The big celebration centennial episode, so let’s discuss…the coming “bad” market! Bad for who? Today, David Sidoni discusses how to navigate a changing market when you are a first-time homebuyer, and figure out if bad is bad or bad is good.
What Happens When We Go Into A Bad Market? 100th Episode!
Spring 2022 Housing Market Update For First Time Home Buyers
Welcome gang, 100th episode. It’s time to party and celebrate. Hell no, that’s not what you come here for. Let’s talk about How to Buy A Home in 2022 and 2023.
What is happening, my How to Buy A Homies? Welcome to my centennial episode. It is time to get you educated, empowered, and fearless in your home buying plans and process. Let’s crush that confusion. There is so much that we have gone over. I am going to be a little reminiscent in this episode, but most of all, I am also going to be a lot thankful for the 100th episode. I am going to be very thankful to all of you out there for all your support and, most of all, for letting me know this is helping you and understanding that we are making a difference out there. I cannot do this without you.
Reaching A Tipping Point
Before we get all the reminiscent mushy stuff, I am going to give you what you came for, which is information. After all, it is called How to Buy A Home. Let’s dive right into the mid-spring 2022 big housing nugget of information for you. The market is hitting a tipping point. I am not saying it is snapping, crazy, and is completely going in the other way. I am just saying it is slowing down. Is it going to tip over and slow into an actual decrease in prices this summer, next summer, or in a couple of years? That is tough to say because there are so many opposite economic factors working against each other.
It is an insane time if you study the economy. If you do, then I know you are sitting by yourself. Here is a thought from our old pal Uncle Larry, Lawrence Yun, the Chief Economist from the National Association of REALTORS. He says, “The worst of the housing shortage is ending, but market equilibrium between supply and demand is still some ways off. Builders are responding to higher mortgage rates and are chasing rising rents with fewer home buyers and more renters being forced to renew their leases.” It sounds like anybody out there. Do not worry. We are going to work out a plan.
Uncle Larry continues, “Even before the rising interest rates, apartment vacancy rates were at historic lows.” You know what that means. Rents were accelerating. “Some degree of a return to the office is also fueling back to the city living where high rises are concentrated. The homes for sale inventory in March was essentially still at an all-time low with less than a million homes on the market.”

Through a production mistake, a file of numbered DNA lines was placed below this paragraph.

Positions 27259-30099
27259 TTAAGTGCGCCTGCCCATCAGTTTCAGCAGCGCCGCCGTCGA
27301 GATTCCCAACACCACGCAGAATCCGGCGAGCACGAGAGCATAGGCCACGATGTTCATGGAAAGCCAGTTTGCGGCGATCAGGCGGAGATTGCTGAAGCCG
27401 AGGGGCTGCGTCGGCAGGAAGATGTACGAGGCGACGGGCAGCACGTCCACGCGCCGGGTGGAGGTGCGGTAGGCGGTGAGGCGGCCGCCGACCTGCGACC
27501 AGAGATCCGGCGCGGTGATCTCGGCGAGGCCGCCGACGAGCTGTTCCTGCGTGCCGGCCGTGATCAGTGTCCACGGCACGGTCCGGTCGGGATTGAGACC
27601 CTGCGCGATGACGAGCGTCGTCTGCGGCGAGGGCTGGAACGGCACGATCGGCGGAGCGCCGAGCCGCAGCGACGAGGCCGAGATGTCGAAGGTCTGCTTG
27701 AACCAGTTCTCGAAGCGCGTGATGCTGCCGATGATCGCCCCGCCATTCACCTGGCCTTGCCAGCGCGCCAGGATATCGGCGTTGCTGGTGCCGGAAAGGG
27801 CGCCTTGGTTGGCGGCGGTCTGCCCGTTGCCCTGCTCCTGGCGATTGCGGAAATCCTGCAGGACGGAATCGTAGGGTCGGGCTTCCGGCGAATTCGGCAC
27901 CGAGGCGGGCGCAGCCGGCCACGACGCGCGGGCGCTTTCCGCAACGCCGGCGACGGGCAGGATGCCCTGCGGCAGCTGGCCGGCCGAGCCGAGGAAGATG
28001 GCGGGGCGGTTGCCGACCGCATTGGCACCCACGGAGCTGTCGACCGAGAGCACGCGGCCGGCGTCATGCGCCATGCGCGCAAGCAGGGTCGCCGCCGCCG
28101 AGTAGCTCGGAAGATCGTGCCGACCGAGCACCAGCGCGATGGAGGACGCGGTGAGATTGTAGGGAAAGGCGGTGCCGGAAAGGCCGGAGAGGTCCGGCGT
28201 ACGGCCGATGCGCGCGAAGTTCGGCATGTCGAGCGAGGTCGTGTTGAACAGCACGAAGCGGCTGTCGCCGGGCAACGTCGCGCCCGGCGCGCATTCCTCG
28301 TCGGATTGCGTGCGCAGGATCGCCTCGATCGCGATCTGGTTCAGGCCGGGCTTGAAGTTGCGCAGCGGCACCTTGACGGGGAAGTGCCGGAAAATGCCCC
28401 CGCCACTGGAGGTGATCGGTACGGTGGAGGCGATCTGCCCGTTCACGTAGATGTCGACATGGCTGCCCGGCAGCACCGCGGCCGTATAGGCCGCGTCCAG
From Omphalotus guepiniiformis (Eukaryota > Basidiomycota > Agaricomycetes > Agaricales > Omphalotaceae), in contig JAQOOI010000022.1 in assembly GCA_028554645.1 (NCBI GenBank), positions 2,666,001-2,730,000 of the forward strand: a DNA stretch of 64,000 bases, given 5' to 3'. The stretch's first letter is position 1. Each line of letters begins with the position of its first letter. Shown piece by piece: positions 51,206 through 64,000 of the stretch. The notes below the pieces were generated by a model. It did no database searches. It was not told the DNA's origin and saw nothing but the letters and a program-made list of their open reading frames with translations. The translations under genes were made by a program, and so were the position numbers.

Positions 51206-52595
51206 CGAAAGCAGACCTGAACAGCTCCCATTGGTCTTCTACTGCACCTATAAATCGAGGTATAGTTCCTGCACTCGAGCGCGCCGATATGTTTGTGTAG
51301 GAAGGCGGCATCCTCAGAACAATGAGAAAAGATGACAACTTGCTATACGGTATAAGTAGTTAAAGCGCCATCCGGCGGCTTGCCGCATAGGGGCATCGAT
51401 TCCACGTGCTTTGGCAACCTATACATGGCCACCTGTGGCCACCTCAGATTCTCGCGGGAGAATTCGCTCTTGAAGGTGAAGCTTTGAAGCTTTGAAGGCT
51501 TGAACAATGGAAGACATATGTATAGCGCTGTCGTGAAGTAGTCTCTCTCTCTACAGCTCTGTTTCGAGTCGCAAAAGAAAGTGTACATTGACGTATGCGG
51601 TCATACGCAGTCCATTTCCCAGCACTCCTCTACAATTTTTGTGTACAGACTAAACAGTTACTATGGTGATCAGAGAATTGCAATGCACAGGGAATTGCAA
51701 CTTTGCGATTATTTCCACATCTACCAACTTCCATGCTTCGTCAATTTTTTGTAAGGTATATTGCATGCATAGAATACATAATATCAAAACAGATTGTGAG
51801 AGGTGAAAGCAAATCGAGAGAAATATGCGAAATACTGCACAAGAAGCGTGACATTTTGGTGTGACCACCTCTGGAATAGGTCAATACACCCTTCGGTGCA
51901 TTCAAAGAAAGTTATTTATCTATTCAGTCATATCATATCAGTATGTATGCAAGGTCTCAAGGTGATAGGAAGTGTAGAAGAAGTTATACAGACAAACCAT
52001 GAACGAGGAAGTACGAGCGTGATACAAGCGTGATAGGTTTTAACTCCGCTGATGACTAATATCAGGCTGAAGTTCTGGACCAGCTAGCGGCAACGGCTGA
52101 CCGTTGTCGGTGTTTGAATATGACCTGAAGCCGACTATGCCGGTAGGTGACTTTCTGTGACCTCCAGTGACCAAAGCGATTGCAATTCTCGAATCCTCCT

Before the pandemic, we had 1.5 million homes on the market. Do the math on that. What does that mean? We are down 1/3. “Even as home sales look to trend back to pre-pandemic levels, after the big surge of the past number of years, inventory will not return to pre-pandemic conditions. That means home prices will continue to get pushed up even higher in the upcoming months, albeit modestly, given the supply and demand imbalance.”
First of all, kudos to Uncle Larry for using the word albeit so well in that sentence. The albeit that he was talking about is albeit modestly. We are at a tipping point, but that tipping point is slowing down, not depreciating. We are going to talk about the projections, the interest rate spike that has created this minor slowdown. Remember, this is slowing down from a scorching hot bananas market to a cuckoo market. It is less insane, which means that it is a little less competition, but it is still incredibly competitive. Prices are still going up. They are just not going up to $100,000 from the house that was sold down the street.
I want to help you interpret the news that is going on because anytime there is any change in the housing market, suddenly we see headlines like this. They are going to read, “Housing finally stops insanity. Unaffordable housing finally hits reality. Home prices dropping.” If you go back and look at history since World War I, if you average the ups and downs, the average house goes up in appreciation by about 4% to 4.5% a year over a 7 to 10 year period, no matter what that is in history. Since we went up 19.5% in 2021, and then we kept going up 3%, 4%, and 5% so far in 2022, it is going to go down, but it is going to go down by comparison. It is slowing how fast it goes up. The arrow will be pointing up, just not up as sharply.
If that was confusing for you, go back to Episode 92, where I talked all about that stuff, when it comes to the headlines that you are going to be seeing, scary sells. The interpretation of this scary headline, “Housing is going down,” those headlines that are out there interpreting them, what it means is that they are still increasing, just not at these unsustainable insane numbers. Do not be fearful, be enthusiastic and excited. Let me remind you of something the great investor guru, Warren Buffett, said, “When people get greedy, be fearful. When people get afraid, get greedy.”
I am not telling that I want you to start thinking of homes as an investment and start flipping them for profit. I am telling you exactly the opposite. Recession and bad housing market headlines are going to get all the clicks because the information is being put out there that the average Joe or Jane homeowner who owns a house already is concerned about the economy and the value of their home. When you hear recession, do not get all salty and let that news slow you down on your home buying plan. Remember that news is for the home sellers, the people who own their houses. In this crazy new renter’s market, where it is skyrocketing, for most average renters, the best time to buy instead of rent was yesterday.